Robey stationary steam engine; Robey & Co; 1910; MUS2003.77


Tweed Regional Museum


Robey stationary steam engine

About this object

This Robey 25hp, 12 tonne, Class A DC, Portable Steam Engine, No. 29166 was built by Robey & Co., an engineering company established in 1854 at Lincoln, England, specialising in steam driven machinery for industry and agriculture. Today the history of the Company is preserved by the Robey Trust in Travestock, Devon, England by historical records, documents and a museum of steam machinery.

The Museum also holds the brass maker's plate from the engine showing the serial number 29166 and a separate plate denoting a pressure certification authorised by Herbert G Barker, of registered number 697, dated 10 January 1940, certifying a pressure of 120lbs/ The Robey engine is 5m long, 2.3m wide and 2.8m high.

Records held by the Museum show that Steam Engine no. 29166, after being built, was exported on 23 February 1910 to Robey's sole Australian agent, Arthur Leplastrier & Co. of Sydney, from where it appears to have been forwarded onto Brisbane and, it is said, onto Killarney, Queensland. It is said that the Engine was hauled by a bullock team to the old timber mill site at Mt Nullum. The Robey Steam engine powered the entire timber mill. The engine had a driving wheel on the right hand side. Looping around this was a wide driving belt attached to the driving wheel of a shaft on which the saws were mounted. Other shafts could also be driven using a similar method extending from the first shaft. The power was turned on or off by simply removing the belt from the driving wheel.

On 1 March 1996, the Tweed River Historical Society (now Murwillumbah Historical Society) received a letter from Tweed Shire Council advising them that a request had been received from a Gold Coast machinery restoration society seeking recovery of a discarded steam engine on Council's property at Mt Nullum, off Smiths Creek Road, Uki. Council's letter indicated that its preference was to give the Historical Society first access to it if they had an interest. The Historical Society accepted Council's offer and plans were made to locate and assess the task of retrieving and restoring the Engine and transporting it to the Museum in Murwillumbah. A group of volunteers, led by the late Ron Johansen, then President of the Society, located the old engine, heavily overgrown with lantana and sapling trees. The site had been an old saw mill owned by T C McIntyre of Brisbane, which appears to have ceased operations in the late 1950s, and the old engine, the source of power for the mill, was abandoned on site.

It is of interest that a paper in the Museum's files record that Mrs Lorna McIntyre stated that her husband Jack, brother of T C McIntyre, had worked with others at the sawmill where the engine was used in the 1950s. The mill was cutting banana cases and scantling for houses, which were then transported to Brisbane by Ted Radel and Col Evans.

From their inspection, the assessment by the Historical Society volunteers, revealed in a hand written note, states:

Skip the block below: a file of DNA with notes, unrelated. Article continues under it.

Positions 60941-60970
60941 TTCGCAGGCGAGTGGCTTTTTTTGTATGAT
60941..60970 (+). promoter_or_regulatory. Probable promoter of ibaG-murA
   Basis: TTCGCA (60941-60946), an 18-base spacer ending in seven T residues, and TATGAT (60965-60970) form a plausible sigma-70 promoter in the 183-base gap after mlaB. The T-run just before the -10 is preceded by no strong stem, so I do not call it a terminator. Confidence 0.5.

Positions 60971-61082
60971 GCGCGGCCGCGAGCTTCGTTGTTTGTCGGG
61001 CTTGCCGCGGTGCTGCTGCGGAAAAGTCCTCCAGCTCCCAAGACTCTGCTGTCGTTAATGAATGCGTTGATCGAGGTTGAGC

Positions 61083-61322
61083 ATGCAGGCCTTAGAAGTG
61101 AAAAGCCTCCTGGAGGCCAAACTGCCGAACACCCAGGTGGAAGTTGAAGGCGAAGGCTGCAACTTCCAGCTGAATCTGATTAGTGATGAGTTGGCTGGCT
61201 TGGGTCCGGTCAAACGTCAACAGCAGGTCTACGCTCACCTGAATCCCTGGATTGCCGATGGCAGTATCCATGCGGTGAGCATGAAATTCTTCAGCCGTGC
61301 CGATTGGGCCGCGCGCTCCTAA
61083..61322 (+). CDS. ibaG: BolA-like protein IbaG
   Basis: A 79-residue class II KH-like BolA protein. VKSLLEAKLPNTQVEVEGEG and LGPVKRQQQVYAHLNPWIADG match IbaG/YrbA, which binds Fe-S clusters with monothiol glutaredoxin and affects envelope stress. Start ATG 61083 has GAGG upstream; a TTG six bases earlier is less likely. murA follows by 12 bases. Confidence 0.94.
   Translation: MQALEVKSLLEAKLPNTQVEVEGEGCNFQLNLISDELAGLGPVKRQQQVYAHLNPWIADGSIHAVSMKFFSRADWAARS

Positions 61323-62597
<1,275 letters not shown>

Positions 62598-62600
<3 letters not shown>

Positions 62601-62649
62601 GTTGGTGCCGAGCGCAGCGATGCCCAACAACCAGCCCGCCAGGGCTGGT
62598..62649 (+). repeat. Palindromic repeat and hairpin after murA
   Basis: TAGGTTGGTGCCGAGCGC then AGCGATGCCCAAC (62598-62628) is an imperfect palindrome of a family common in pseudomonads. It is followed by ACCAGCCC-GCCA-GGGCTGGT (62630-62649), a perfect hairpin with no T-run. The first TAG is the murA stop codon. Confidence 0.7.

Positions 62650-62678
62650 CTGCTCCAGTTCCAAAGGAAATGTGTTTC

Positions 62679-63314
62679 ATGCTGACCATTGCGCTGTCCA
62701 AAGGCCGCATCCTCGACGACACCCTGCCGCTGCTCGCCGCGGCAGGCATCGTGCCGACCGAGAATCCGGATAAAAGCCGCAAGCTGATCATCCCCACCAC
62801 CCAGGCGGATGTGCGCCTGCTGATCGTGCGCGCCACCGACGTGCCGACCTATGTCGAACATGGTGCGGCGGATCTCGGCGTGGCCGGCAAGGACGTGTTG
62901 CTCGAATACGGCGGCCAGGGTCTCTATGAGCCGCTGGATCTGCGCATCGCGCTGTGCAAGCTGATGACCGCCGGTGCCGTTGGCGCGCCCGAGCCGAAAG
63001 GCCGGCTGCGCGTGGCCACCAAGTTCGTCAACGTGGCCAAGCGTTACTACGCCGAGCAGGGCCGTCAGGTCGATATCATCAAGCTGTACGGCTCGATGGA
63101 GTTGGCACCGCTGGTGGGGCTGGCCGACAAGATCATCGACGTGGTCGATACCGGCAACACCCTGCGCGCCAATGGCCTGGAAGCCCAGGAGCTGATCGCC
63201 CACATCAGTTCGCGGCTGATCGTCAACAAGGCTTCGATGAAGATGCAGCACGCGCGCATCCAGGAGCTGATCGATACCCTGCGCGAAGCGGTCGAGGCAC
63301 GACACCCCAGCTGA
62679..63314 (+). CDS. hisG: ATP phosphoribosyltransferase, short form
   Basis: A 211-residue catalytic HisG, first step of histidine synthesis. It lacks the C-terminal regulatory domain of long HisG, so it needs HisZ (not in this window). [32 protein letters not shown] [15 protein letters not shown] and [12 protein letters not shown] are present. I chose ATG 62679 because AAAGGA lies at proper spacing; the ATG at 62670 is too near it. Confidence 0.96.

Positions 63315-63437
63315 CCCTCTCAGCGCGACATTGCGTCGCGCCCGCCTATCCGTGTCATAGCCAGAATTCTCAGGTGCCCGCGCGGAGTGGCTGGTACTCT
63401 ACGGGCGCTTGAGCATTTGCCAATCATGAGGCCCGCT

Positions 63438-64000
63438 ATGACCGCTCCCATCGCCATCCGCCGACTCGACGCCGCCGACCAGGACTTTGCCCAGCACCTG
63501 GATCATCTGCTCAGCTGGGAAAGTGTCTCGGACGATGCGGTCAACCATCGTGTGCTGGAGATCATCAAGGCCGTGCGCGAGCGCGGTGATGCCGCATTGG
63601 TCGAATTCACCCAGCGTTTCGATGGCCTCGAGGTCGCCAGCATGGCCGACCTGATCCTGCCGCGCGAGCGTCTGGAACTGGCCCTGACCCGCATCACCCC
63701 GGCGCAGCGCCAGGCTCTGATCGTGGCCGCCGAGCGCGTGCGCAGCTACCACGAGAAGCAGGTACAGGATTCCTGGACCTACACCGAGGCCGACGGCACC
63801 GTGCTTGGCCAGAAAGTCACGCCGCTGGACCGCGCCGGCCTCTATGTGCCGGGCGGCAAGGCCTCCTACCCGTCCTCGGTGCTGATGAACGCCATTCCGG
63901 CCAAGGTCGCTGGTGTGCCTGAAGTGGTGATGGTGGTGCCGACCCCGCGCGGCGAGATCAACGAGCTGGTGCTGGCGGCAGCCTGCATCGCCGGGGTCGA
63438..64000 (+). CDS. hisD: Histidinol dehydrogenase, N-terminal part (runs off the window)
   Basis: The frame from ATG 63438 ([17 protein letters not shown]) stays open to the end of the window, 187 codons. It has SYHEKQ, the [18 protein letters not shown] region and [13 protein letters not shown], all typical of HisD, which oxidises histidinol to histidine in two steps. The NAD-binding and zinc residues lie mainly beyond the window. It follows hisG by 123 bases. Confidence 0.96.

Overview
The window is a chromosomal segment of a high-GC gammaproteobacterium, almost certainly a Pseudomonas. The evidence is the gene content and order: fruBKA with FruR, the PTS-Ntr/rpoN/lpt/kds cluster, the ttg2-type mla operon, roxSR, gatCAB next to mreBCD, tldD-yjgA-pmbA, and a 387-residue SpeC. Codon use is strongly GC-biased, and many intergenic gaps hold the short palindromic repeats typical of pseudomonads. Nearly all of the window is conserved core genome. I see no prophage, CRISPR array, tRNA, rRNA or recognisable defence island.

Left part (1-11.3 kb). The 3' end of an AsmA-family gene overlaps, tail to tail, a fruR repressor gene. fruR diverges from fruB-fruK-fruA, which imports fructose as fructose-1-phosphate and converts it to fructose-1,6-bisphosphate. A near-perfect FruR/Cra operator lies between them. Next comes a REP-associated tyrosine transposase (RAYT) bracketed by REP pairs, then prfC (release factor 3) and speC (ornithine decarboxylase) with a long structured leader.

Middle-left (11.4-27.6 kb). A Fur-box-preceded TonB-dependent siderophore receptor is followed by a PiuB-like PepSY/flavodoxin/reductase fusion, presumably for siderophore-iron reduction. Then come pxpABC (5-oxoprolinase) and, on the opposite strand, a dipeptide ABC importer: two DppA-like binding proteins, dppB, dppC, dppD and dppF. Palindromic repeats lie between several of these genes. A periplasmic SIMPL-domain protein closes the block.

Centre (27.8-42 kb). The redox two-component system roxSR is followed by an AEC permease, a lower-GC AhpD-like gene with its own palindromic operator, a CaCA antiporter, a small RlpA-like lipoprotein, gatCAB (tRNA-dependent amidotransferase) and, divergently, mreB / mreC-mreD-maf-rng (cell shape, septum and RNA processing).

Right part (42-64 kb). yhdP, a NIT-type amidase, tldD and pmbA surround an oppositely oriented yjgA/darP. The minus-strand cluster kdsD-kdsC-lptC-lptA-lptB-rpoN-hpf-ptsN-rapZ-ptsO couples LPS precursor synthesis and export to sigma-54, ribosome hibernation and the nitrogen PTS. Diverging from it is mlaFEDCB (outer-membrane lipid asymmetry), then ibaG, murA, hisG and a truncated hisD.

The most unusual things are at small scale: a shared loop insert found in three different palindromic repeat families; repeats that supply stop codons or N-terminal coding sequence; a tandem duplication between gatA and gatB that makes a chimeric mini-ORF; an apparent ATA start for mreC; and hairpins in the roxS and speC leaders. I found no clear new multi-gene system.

The condition of the engine is good with only heavy rusting around front of the boiler, the fire box area is in good condition and, overall, the engine is about 90% still has two rear wheels but the front had been mounted on logs for levelling.

The two front wheels were missing but, at a later date, a pair was found by Charlie Bryant on his farm at Tygalgah, and was thought to have been made by the same company. These were recovered, Council made a new axle and they were fitted. On the basis of their inspection a decision was made to put plans in place to load and transport the engine to the Murwillumbah Museum site and local firms were approached, and willingly assisted. These included the Harding family of Uki, who supplied a truck, their sawmill to make creek crossings, a road to the engine and transport to Murwillumbah, all without cost. An adjoining landowner, Marion Roberts, generously allowed access through her property. Tweed Shire Council laid the concrete foundation for the engine to rest on at the Museum without cost and Hannah and Edmed, also in the same spirit, brought in their heavy duty crane to unload the engine off the truck.

An interesting remark is contained in a hand written report by Penelope Williams, one of the volunteers witnessing the unloading. The crane driver, obviously experienced in estimating the weight of lifted loads, announced with the engine swinging in mid air, "11.2 tonnes".
Ron Johansen remarked that; ' the engine was at its future home at no cost thanks to the many helpers and generous assistance by the firms and clubs involved.'

The Museum holds a considerable number of colour photographs showing the process of rescuing the Robey, from the engine in its original state on site to the completed restoration and the work in between.

Following restoration, invitations were extended by the then Historical Society President, Ron Johansen, to various local people involved in the restoration and to the Mayor of Tweed Shire, Councillor Warren Polglase, who unveiled the plaque for the Robey Steam Engine on site at the Museum on 26 May 2002.


Robey & Co

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